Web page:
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Overcome the World

Jesus is saying that being at peace or being troubled, isn’t a matter of external circumstance. Peace, Jesus says, comes from him
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It’s the final evening before his arrest, trial and execution, and Jesus gives his disciples an intense class on what lies ahead for them—without him being physically present.  It’s the longest conversation recorded in the whole Bible.  He concludes the class with these words:  “In the world you will have tribulation. But take heart; I have overcome the world.” (John 16:33)  After that he prays for them (John 17), and then heads out to the Garden of Gethsemane.

In the world, without question, we do indeed have tribulation.  For those in the developing world, it can be a matter of having enough food, or escaping the violence of gangs or warlords, or obtaining any kind of medical care.  You might think that those in the developed world have it easy, and I guess we do, by comparison.  But trouble comes to us as well, just in different forms.  There is still injustice, we still get sick, we all still die.  And as Jesus said, we still are troubled by have destructive anxieties.

The Greek word translated “tribulation” here means “pressure”.  It is elsewhere translated affliction, anguish, burden, persecution, trouble.  The pressures faced by the poor are very different than those affecting the rich.  But Jesus’s point is that, as long as we’re “in the world”, there will be anxieties and no one is exempt.

In the first part of the verse quoted, Jesus says, “I have said these things to you, that in me you may have peace.”  Peace, also translated quietness, or rest.

Jesus is saying that being at peace or being troubled, isn’t a matter of external circumstance.  Externally, there is no such thing as “not a care in the world”—whatever anyone may claim.  If for no other reason than the unalterable fact that we are all going to die.  Peace, Jesus says, comes from him.  From the assurances he gives.  From the connection to the Almighty God that he gives.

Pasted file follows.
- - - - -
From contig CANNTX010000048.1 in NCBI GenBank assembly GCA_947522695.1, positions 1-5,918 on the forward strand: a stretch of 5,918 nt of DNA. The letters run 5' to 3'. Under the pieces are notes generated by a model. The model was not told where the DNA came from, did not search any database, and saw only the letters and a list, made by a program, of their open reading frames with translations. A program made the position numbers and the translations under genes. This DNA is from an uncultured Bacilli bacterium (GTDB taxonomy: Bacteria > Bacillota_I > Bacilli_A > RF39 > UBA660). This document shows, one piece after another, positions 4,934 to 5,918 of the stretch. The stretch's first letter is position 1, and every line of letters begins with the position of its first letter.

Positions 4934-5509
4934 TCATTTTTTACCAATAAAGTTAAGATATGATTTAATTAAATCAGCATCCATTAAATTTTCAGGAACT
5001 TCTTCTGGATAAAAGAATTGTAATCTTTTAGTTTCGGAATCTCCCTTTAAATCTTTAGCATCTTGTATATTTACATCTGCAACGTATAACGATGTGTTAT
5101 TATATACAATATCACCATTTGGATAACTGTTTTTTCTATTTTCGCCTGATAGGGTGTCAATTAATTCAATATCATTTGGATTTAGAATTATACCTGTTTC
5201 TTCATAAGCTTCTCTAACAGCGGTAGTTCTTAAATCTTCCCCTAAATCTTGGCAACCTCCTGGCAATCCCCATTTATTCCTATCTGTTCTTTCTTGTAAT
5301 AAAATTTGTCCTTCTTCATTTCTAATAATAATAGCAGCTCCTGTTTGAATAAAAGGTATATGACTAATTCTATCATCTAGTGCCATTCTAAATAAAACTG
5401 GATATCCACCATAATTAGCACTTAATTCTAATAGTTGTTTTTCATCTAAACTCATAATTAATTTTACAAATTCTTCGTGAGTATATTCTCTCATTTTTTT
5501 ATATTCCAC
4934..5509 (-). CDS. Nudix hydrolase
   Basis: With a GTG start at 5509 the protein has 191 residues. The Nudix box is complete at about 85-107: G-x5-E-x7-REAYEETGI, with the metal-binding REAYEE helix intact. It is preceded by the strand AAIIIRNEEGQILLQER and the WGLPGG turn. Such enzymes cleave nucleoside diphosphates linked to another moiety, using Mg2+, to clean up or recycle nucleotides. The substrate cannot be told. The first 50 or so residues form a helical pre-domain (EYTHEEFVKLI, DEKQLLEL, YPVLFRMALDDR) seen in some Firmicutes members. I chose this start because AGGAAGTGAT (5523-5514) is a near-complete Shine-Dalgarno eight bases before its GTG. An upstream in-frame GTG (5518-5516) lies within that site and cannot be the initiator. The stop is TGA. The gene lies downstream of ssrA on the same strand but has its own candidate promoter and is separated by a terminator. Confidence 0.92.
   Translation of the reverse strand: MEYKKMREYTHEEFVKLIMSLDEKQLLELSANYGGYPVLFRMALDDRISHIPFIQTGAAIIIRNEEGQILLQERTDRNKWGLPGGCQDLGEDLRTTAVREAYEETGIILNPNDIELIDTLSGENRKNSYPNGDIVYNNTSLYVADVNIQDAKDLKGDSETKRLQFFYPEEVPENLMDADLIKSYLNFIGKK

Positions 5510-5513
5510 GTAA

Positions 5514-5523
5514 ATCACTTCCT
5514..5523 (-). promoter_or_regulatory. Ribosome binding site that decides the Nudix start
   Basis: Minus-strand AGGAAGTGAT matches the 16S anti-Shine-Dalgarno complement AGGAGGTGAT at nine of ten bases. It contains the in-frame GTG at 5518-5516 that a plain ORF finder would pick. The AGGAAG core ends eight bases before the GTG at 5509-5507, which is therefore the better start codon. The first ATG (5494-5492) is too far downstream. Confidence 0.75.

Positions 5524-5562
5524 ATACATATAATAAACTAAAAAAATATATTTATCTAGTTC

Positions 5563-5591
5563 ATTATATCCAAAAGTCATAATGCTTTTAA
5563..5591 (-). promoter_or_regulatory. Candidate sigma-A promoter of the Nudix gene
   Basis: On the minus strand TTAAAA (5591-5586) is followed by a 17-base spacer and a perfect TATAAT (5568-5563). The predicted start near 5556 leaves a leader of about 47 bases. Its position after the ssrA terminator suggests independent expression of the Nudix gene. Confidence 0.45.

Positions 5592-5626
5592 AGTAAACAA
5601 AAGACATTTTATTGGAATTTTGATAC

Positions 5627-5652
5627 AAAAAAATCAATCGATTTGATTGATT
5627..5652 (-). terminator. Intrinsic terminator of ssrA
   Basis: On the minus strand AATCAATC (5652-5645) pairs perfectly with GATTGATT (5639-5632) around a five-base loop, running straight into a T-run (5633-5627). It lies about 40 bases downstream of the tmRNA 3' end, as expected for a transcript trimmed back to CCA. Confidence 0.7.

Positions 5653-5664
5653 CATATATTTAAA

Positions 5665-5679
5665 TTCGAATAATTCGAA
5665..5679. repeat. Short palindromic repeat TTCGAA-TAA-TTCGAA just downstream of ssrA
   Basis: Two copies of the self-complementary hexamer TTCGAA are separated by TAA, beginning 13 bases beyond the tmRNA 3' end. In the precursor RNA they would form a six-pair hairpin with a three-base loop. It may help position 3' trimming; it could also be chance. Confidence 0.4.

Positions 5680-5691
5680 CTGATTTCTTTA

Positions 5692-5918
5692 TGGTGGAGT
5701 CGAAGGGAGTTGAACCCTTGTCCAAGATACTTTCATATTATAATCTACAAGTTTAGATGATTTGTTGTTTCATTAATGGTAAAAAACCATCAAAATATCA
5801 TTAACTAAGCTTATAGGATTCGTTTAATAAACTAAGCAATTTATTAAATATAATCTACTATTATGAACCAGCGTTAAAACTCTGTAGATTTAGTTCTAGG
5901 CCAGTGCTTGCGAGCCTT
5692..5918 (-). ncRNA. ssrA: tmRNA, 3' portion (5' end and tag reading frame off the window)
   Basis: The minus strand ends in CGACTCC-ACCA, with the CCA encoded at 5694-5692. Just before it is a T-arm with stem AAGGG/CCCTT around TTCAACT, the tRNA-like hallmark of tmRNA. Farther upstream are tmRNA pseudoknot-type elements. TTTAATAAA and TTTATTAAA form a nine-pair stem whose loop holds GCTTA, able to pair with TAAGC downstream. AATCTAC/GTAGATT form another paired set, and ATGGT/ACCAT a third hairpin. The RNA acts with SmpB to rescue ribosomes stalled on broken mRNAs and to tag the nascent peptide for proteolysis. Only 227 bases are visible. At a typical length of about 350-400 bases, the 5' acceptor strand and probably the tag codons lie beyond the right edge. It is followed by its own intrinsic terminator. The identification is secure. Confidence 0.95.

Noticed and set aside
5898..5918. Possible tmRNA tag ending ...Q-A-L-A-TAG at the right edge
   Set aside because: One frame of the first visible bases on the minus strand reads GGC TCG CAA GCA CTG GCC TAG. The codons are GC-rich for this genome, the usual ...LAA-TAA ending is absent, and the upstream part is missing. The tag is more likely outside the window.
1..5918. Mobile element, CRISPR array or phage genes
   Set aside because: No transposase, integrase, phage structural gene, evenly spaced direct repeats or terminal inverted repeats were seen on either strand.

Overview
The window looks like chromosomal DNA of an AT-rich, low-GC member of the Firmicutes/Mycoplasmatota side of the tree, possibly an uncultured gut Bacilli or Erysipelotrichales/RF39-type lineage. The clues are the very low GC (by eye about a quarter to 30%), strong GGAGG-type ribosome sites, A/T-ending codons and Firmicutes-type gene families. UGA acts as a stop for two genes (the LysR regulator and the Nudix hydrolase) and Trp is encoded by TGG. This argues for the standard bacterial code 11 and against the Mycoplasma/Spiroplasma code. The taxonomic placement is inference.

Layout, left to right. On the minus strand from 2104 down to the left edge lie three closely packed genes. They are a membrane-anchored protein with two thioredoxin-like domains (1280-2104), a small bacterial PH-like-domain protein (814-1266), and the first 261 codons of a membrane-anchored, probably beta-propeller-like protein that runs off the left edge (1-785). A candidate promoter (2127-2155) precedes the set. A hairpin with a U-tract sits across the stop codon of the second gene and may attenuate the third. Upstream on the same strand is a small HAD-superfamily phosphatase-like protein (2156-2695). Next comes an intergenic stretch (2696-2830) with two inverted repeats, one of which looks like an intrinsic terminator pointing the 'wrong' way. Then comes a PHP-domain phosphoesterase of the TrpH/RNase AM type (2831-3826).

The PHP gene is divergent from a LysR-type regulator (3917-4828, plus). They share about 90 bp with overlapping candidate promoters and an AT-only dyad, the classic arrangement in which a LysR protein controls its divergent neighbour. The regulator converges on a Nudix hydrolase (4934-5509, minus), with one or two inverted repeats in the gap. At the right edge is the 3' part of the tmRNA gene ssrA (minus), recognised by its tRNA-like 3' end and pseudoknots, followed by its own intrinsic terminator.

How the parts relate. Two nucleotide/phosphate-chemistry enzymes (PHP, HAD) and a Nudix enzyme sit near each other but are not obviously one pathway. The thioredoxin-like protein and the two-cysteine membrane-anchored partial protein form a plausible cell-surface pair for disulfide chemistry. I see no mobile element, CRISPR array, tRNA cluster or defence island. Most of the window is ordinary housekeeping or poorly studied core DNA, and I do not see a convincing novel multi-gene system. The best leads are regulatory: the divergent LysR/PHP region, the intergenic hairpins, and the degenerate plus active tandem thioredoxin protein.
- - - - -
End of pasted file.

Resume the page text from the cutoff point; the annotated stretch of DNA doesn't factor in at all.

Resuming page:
It’s believing this that allows Paul to say, “For the sake of Christ, then, I am content with weaknesses, insults, hardships, persecutions, and calamities.”  (2 Corinthians 12:10)  And, “Not that I am speaking of being in need, for I have learned in whatever situation I am to be content. I know how to be brought low, and I know how to abound. In any and every circumstance, I have learned the secret of facing plenty and hunger, abundance and need. I can do all things through him who strengthens me.” (Philippians 4:11-13)

The cynical side of us might respond, “Easier said than done, Paul.”  We still are left grieving.  We still are left in poverty or illness or fear.  Or, we still are left in the deceitful wilderness of care for all our possessions—which seems less like trouble than it is, being in fact deadly dangerous. (Matthew 19:21-24)

But Jesus says, “Sure, you’ll definitely have tribulation.”  But then he expects us to take heart anyway.  Because he has overcome the world.  Fine for him, but how does that help me take heart in the face of all the trouble the world throws at us?

The class that evening offers the answers to the question.  He says, “My peace I leave with you.”  He expects that his peace will rub off on us!  So either he’s lost touch with reality…or in fact his peace can rub off.

This is just one mindset that we can focus on reading these chapters, following the thread through what he says and  how the disciples react.  There are other threads, for sure.  Have a read-through, asking, “How does this bear on me being able to overcome the world?”  That will be enough, for this time.

Love, Paul


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